Raising Pinocchio

Tales on raising a child with autism and the kismet of living in semi-rural suburbia.

Wednesday, July 26, 2006

We should all be teenagers.

I question the pomposity of anyone thinking that anyone would be interested in reading anything that anyone thinks about, whereas all teenagers think that everyone wants to read everything they think about. I believe that is the reason I'm having difficulty with this blog. Heck, I am so used to subjugating my own needs that I barely care what my own thoughts are! White Christian women are, perhaps, the most repressed people in our society. The juiciest, most lush piece of steer meat on the serving dish? Oh, automatically it goes to someone else. The last piece of Trident in the pack? The ones for whom we do laundry? The reason we get up everyday? In my case I assure you, it's not so I can look at my sunshiney face in the mirror and seek out what exotic new adventure life in suburbia has in store for me.

My hair is now lighter than it was when I was growing up (as opposed to the never ending fight to discontinue 'growing out' which happens beyond the age of 35 or so). The reason? I got tired of counting how many new grey hairs sprouted overnight. I questioned my dear husband last night whether or not he thinks other mothers are as I -- goofy, teasing, giggling or outright guffawing with my kids -- or are they more stoic and self-possessed. He assured me that other mothers are probably as silly as I. I'm not convinced that he's right. Driving past cars or people watching in stores, I see frowns and scowls, not smiles and laughter. If the world laughed more, I think there'd be less drug usage and fewer bad-parent accusations. It's a shame there are no dye-jobs to shield peoples' dour personas.

I thought I'd never dye my hair. I'd be the type to shrug off the effects of aging. And now? I'm glad it's my hair that's more worrisome than my outlook. Though the hair defies my youthful leanings, the personality remains intact. That would've made the teenage Crystal quite proud.

Oh, you STUD!

People with piercings intimidate me. From preteens with little gold hearts, to frat boys with one dangling cross, to ultra-chic chicks with drizzles of chains and hoops, to infant girls with diamond studs. It's as if they all successfully were initiated into a group where I was never welcome and had no place to seek entry to begin with. Sure, I got my ears pierced on one wild afternoon with my buddies at the mall, but it didn't last. Seems the young woman who punched throbbing holes into my tender lobes misfired her gun ... I had diagonal entries through my ears that ached and bled anytime I attempted to wear anything through them. I now find myself an outsider to the earring-wearin' crowd, gaping longfully at the jewelry counters sporting cute matched sets, dreaming of how my long neck and shoulder-length hair would be accented just right with something unique and sparkly.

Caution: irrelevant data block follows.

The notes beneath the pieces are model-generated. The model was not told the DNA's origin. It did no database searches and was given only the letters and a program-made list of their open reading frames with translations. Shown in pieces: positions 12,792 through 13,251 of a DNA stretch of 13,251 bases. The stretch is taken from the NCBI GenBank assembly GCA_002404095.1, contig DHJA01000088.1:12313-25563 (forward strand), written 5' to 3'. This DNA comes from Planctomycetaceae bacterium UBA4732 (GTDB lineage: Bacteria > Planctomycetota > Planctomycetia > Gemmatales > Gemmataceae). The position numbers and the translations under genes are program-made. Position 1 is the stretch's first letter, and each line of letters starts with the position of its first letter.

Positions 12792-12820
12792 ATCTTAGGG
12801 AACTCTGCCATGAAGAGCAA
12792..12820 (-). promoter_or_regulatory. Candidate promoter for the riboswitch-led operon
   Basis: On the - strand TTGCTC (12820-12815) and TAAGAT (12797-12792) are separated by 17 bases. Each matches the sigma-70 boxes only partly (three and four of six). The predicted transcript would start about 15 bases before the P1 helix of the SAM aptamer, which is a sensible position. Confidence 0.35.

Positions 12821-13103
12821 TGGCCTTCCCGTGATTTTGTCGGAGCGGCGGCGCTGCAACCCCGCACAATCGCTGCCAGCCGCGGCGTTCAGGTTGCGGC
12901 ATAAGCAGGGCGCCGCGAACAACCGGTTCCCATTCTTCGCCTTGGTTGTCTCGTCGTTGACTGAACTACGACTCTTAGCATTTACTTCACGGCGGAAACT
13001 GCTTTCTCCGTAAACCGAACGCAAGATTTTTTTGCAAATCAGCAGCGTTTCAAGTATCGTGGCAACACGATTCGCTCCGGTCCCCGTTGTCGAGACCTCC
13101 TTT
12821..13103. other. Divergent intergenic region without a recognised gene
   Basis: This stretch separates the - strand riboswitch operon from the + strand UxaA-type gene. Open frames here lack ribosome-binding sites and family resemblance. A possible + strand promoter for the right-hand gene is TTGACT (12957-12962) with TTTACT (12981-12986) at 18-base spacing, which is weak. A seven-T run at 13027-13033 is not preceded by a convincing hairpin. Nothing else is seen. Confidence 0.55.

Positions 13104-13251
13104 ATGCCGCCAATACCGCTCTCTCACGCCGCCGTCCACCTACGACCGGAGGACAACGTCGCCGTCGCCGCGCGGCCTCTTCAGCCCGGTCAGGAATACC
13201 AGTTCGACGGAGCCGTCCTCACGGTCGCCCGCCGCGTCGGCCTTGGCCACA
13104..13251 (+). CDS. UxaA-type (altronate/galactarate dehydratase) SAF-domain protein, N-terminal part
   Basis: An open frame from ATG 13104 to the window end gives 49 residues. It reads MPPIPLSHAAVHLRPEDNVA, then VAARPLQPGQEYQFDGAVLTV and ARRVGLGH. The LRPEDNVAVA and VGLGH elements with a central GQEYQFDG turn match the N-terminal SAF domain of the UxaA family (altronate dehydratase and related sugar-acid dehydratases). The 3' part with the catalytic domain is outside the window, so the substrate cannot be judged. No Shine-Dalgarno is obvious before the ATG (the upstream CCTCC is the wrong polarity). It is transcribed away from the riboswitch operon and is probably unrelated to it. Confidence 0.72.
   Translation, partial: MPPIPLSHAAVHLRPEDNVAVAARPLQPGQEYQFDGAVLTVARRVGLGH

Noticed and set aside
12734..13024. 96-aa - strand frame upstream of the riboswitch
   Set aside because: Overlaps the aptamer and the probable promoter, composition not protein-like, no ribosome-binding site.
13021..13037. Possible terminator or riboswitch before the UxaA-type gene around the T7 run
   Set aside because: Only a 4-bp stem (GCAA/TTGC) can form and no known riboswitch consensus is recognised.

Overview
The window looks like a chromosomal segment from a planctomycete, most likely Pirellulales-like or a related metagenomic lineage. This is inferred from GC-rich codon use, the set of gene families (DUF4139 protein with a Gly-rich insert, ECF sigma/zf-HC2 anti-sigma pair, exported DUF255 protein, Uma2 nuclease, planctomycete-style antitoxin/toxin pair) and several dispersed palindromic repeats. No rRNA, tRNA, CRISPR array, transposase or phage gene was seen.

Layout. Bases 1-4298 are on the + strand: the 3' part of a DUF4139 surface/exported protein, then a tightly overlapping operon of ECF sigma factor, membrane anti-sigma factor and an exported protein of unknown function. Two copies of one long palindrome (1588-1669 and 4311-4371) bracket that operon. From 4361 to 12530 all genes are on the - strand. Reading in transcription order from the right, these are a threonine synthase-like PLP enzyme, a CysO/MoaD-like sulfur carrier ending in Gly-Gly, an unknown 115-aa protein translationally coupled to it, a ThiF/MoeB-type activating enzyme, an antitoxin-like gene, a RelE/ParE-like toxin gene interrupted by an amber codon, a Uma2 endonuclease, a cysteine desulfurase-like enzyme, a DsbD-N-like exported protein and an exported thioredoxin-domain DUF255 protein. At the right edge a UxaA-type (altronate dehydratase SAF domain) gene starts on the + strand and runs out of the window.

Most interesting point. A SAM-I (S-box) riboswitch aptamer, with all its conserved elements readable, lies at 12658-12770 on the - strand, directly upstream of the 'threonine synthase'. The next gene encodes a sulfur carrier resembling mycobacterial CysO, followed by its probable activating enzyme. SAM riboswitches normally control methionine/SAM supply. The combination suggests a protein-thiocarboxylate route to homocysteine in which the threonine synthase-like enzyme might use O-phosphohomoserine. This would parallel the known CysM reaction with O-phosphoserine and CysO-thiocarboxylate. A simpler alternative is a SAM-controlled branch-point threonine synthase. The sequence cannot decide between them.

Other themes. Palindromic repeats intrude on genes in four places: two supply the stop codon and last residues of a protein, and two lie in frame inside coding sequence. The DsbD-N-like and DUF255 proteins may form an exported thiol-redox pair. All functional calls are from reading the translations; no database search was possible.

It was not meant to be.

Recently, I had the luxury of checking out a nearby Day Spa. The dim lights, the New Age music featuring a waterfall and tinkling bells, the slightly heady aroma of patchouli ... allured me in a way nothing has since before my children were born. I asked for a flier of their prices, and over strolls a buxom lovely replete with low-cut blouse and numerous necklaces and bracelets ("the modern Madonna-wanna-be?" I ask myself). She handed me their flier, then asked me to pause while she busied herself writing something. I hesitated, bathing in the undisturbed peace of a carefree outing sans infant. Then the young lady handed me "her card" promising 10% off my first massage, provided by her own skilled hands. As I smiled and thanked her, she smiled back, eyes twinkling and mouth agape -- which is when I noticed the tongue stud. Visions of a tongue-studded seductress man-handling the bare landscape of my ne'er-before massaged skin, I almost tripped over myself heading out the door! I'll never return there again.

Saturday, July 15, 2006

How do we women do it?

Was awake by 6am today, though my husband got up with the kids and I remained in bed. After dragging my sleepy carcass from the cocoon of warm sheets, I found three males, all in their pajamas, laying in various poses in the living room. The youngest jumped up to greet me. I managed to sip a few drops of coffee before making everyone's breakfast. I cleaned the table, then changed 2 diapers. My husband took a shower while I entertained the boys. My day had only just begun.

Cooking, cleaning, shopping, painting, laundry, and somehow trying to keep everyone happy, healthy, and laughing are all in my job description. My husband is laying on the couch, fatigued due to his long day, yet I keep going. How do we women do it?

Friday, July 14, 2006

The day begins with the usual aches that come from 38 yrs of living.

A stiff back, mildly painful knees, and a fatigue that simply won't disperse with a night's rest. *sigh* What will another 38 yrs bring?

My husband lies beside me, his breath deep and regular. I wonder what he dreams, this man who couldn't describe a single creative moment in his life at a recent job interview, yet who routinely surprises me with thoughtful acts and passionate opinions. I wonder about my sons: a 3 yr old with mild autism and a 1 yr old with an incredibly generous and jovial personality. I wonder about the girl I was ... the girl who thought she'd grow up to find herself living an incredibly dramatic lifestyle as a poet in France; the young lady who dreamed of travelling for most of her life; the woman who believed that good things happen to good people.